Biblical Epic: Nabucco at the Teatro Regio, Turin

Verdi – Nabucco

Nabucco – Leo Nucci
Ismaele – Ştefan Pop
Zaccaria – Riccardo Zanellato
Abigaille – Csilla Boross
Fenena – Enkelejda Shkosa
Il Gran Sacerdote – Romano Dal Zovo
Abdallo – Enzo Peroni
Anna – Sarah Baratta

Coro Teatro Regio Torino, Orchestra Teatro Regio Torino / Donato Renzetti.
Stage director – Andrea Cigni.

Teatro Regio, Turin, Italy.  Saturday, February 22nd, 2020.

Saturday afternoon is often a time to watch a Cecil B DeMille style biblical epic and this is precisely what Andrea Cigni’s new staging of Nabucco at the Teatro Regio is.  Cigni gives us something that is very much of the past, with long flowing biblical chic costumes (Tommaso Lagattolla) and a big craggy set, consisting of a stone wall imbued with Hebrew inscriptions for the temple.  The Assyrians were dressed in gold, looking like extras who had just walked in from the original series of Star Trek. 

Yet within this biblical chic meets sci-fi setting, Cigni actually managed to give us a couple of memorable stage pictures.  For instance, when Nabucco declared himself god, he did so as a single spotlight focused on him falling to the floor in a puff of smoke.  Similarly, in the chorus ‘È l’Assiria una regina’, the rows of uniformed golden figures, overseen by Csilla Boross’s imperious Abigaille, were striking.  There was, regrettably, a lot of standing and delivering.  It meant that the stage pictures were often achieved by the sets being choreographed more than the singers, with various bit of stage furniture descending from the flies to add visual interest.  The chorus was marched on and off, and the impact of their first entry, which should really hit us in the face with a blaze of sound, was blunted by them being placed so far to the back of the Regio’s stage.  The principals spent most of the evening with arms outstretched, singing at the audience and barely engaging with each other.

And yet I left the theatre, as dusk fell over this handsome city, feeling immensely satisfied with a sense of having witnessed something very special.  This was due to Leo Nucci’s assumption of the title role.  In his 78th year, Nucci gave us a singing lesson.  His artistry bears the hallmarks of a lifetime of work.  The legato is smooth, that implicit understanding of the idiom that cannot be taught is most certainly there, and Nucci also pulled out a massive high A-flat at the end of ‘o prodi miei, seguitemi’.  His lines begging clemency from Abigaille were so moving, Nucci pulling right back yet never losing the core of the tone.  His ‘Dio di Giuda’ was received with a massive ovation, thanks to the eloquence of his singing, the elegance of his phrasing, and the sheer depth of feeling he found.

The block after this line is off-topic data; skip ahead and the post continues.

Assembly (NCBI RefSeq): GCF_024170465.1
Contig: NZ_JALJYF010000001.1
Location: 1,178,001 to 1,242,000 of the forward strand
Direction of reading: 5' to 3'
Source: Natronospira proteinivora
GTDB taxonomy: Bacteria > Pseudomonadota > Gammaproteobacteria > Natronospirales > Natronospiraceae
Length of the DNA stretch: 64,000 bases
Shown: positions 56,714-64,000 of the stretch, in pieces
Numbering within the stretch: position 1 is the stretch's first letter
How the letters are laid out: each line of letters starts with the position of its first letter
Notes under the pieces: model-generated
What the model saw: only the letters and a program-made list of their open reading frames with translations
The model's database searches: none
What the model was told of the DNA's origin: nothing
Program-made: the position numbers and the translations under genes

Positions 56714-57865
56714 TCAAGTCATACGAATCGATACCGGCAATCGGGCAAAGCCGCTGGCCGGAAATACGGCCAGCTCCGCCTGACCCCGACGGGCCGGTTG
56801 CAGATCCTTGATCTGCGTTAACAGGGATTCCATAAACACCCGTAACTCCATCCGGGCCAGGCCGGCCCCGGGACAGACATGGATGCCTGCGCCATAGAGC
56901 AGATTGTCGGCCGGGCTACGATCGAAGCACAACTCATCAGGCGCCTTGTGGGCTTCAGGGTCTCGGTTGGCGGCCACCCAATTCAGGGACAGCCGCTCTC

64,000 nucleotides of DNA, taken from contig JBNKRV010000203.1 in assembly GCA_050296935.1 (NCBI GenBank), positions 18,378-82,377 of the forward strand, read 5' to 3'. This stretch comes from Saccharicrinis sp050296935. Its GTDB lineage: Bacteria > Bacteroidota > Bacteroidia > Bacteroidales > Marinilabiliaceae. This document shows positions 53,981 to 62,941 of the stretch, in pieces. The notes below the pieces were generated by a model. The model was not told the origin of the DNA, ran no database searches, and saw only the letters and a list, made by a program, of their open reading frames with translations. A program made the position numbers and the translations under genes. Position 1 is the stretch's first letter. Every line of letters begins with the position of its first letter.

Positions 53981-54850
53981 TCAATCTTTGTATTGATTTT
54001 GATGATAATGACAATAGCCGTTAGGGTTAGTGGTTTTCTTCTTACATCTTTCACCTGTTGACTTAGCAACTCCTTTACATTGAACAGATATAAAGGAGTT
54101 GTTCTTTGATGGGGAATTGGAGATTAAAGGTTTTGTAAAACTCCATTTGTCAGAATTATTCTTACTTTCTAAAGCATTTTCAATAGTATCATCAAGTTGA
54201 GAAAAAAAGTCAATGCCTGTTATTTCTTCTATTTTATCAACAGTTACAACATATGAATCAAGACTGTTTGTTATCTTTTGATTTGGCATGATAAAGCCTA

The other reason that this performance took wing was the heartfelt singing of Andrea Secchi’s chorus in ‘va’ pensiero’, sung with simplicity and sincerity.  The lines ‘oh mia patria, sì bella e perduta / Oh membranza sì cara e fatal’ have never felt as raw as they did today.  Their singing was well blended, anchored in a resonant bass line, with a closing diminuendo to that celebrated chorus that faded in unblemished beauty into nothingness.

This was my first encounter with Boross and as Abigaille she definitely has volume.  She negotiated the florid writing accurately, never smudging it as is often the case, and she made a respectable attempt at a trill.  She rode the ensembles with ease.  The top is rather strident and penetrating – but it’s also undeniably exciting.  The bottom is somewhat hollow, lacking perhaps the ideal killer chestiness that the role benefits from, but Boross most certainly did not hold back, singing throughout with honesty and generosity.

As Zaccaria, Riccardo Zanellato gave us a ‘tu sul labbro de’ veggenti’ of introspective dignity, singing with warmth and an inky beauty of tone.  Elsewhere, there was a tendency to push somewhat, with vibrations loosening slightly and the top losing colour.  That said, Zanellato gave us a dedicated account of his role.  Ştefan Pop was Ismaele, singing with Italianate ping, although his legato was rather aspirated.  His Fenena was Enkelejda Shkosa, who sang with a fruity mezzo with generous vibrations and an admirable sense of line – although the registers do seem to be parting company.  Sarah Baratta sang an Anna with pearly tone and Romano Dal Zovo a Gran Sacerdote in a resonant and liquid bass that suggested he might be a notable Zaccaria in the future.

Donato Renzetti’s conducting was interesting. At first, it felt on the relaxed side, the faster tempi feeling earthbound, although he phrased the music with love and affection.  Perhaps he had an espresso at intermission because from then on, the performance seemed to take wing – rhythms were well pointed and Renzetti made this work sound like the heir to bel canto that it is, through the beauty of the orchestral phrasing.  The Regio orchestra was on excellent form – string intonation was true, brass on best behaviour, and characterful winds.

This was one of those shows that managed to transform a rather static staging into something very special.  It was a privilege to be able to see a master at work in Nucci’s singing, as well as that of the house chorus who sang with a depth of feeling that was immensely moving.  This afternoon’s performance was rapturously received by the audience.

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